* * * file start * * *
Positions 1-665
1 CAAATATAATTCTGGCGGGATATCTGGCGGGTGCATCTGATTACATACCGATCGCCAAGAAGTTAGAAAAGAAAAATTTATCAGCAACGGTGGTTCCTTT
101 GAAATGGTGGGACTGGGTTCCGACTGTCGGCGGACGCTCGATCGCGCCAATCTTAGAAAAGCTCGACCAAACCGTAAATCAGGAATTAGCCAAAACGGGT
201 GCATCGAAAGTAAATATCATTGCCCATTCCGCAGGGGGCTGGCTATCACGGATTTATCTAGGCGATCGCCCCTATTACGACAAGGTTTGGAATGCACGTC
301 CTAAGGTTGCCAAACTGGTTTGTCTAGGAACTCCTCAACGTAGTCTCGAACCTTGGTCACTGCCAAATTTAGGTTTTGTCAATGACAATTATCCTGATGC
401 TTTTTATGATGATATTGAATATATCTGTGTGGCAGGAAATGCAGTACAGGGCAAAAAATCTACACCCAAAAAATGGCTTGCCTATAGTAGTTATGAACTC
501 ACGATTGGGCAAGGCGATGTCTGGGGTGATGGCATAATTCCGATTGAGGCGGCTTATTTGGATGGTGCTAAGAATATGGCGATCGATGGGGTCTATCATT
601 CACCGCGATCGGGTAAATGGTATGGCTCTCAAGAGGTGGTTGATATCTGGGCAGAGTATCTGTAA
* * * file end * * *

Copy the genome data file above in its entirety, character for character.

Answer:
Positions 1-665
1 CAAATATAATTCTGGCGGGATATCTGGCGGGTGCATCTGATTACATACCGATCGCCAAGAAGTTAGAAAAGAAAAATTTATCAGCAACGGTGGTTCCTTT
101 GAAATGGTGGGACTGGGTTCCGACTGTCGGCGGACGCTCGATCGCGCCAATCTTAGAAAAGCTCGACCAAACCGTAAATCAGGAATTAGCCAAAACGGGT
201 GCATCGAAAGTAAATATCATTGCCCATTCCGCAGGGGGCTGGCTATCACGGATTTATCTAGGCGATCGCCCCTATTACGACAAGGTTTGGAATGCACGTC
301 CTAAGGTTGCCAAACTGGTTTGTCTAGGAACTCCTCAACGTAGTCTCGAACCTTGGTCACTGCCAAATTTAGGTTTTGTCAATGACAATTATCCTGATGC
401 TTTTTATGATGATATTGAATATATCTGTGTGGCAGGAAATGCAGTACAGGGCAAAAAATCTACACCCAAAAAATGGCTTGCCTATAGTAGTTATGAACTC
501 ACGATTGGGCAAGGCGATGTCTGGGGTGATGGCATAATTCCGATTGAGGCGGCTTATTTGGATGGTGCTAAGAATATGGCGATCGATGGGGTCTATCATT
601 CACCGCGATCGGGTAAATGGTATGGCTCTCAAGAGGTGGTTGATATCTGGGCAGAGTATCTGTAA